Arthur J. Villasanta – Fourth Estate Contributor
Jeddah, Saudi Arabia (4E) – Researchers have identified three plants in Saudi Arabia used for traditional medicine that are worthy of further investigation for their anti-cancer properties.
Researchers from the King Abdullah University of Science & Technology (KAUST) have been searching the country for plants with the potential to combat cancer. A team led by Timothy Ravasi and Christian Voolstra from KAUST investigated the biological potential (bioactivity) of a range of plants used locally in traditional Saudi medicine.
Use of herbal medicines is common in Saudi Arabia but there are almost no scientific studies about these herbal remedies.
“Saudi people tend to use information inherited from their families to decide about these plants without validated knowledge of their biological or chemical activity,’ said Dina Hajjar Ravasi’s PhD student.
The team initially investigated 52 plants before they zeroed-in on three plants that showed promise — Juniperus phoenicea (known in herbal medicine as Arar or Phoenican juniper); Anastatica hierochuntica (known as Kaff Maryamor the Jericho rose) and Citrullus colocynthis (known as Hanzal or bitter cucumber).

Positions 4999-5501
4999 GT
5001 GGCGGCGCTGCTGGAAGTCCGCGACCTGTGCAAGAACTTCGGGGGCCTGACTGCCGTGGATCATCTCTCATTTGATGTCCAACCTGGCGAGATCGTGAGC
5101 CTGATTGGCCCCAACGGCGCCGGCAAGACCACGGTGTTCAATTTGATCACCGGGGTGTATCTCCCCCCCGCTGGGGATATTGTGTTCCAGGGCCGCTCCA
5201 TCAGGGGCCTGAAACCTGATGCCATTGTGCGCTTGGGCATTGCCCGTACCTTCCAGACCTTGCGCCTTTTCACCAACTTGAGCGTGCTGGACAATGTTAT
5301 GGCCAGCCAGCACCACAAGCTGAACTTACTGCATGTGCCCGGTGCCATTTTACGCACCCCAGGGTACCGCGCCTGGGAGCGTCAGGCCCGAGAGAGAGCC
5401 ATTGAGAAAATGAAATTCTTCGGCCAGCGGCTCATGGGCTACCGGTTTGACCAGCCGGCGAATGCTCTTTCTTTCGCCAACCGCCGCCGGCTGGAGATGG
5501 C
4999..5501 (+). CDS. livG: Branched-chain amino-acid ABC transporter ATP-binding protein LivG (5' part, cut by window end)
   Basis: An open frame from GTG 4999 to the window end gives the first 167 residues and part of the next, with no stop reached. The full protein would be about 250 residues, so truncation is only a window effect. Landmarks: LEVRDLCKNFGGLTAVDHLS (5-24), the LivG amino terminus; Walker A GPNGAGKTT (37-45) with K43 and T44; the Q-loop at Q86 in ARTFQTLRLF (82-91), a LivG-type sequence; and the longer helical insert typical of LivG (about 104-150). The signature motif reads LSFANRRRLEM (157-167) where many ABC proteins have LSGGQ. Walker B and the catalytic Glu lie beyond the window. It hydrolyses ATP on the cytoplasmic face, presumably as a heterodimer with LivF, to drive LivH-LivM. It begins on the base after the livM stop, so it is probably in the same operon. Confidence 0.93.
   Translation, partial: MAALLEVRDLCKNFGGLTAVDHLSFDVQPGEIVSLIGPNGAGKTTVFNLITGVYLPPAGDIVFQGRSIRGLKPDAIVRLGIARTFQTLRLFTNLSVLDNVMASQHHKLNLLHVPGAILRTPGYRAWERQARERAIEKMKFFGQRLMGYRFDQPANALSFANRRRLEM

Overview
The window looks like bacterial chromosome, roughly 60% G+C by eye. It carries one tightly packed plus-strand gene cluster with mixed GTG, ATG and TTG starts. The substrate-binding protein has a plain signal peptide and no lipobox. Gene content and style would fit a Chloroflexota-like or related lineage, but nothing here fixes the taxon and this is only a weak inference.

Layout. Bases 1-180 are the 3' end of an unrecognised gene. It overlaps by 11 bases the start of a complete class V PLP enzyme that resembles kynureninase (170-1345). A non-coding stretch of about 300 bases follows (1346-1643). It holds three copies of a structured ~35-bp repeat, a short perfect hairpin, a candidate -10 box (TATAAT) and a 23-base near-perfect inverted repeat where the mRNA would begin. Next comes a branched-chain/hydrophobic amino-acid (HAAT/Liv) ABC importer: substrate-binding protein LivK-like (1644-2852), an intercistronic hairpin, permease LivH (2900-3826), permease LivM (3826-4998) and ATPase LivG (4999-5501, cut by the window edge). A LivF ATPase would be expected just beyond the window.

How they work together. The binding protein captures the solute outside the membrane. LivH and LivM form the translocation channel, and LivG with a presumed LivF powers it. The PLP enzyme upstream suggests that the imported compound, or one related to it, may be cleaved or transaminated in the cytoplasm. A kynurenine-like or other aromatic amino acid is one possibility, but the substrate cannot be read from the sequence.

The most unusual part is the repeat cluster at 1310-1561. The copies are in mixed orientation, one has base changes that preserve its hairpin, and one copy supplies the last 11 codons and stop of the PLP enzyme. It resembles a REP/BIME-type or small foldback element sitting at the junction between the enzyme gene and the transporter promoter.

The team used cell-based phenotypic profiling via imaging-based high-content screening to assess anti-cancer activity. They compared the cytological profiles of fractions taken from the plants with a set of reference compounds with established mechanisms of action.
This enabled the team to show, for the first time, these three plants contain potent anti-cancer substances — topoisomerase inhibitors — which are compounds that can block the topoisomerase enzymes that control changes in DNA, and could be used to develop novel anti-cancer inhibitors.
“The active compounds identified in the study will need to be evaluated and better characterized,” said Hajjer. “Also, active compounds need to be synthesized and tested in vivo.”
This study proves the power of using imaging-based high-content screening in revealing information about the bioactivity of unknown natural resources. Hajjar said it also highlights the opportunity for more exciting discoveries among the natural resources of Saudi Arabia.
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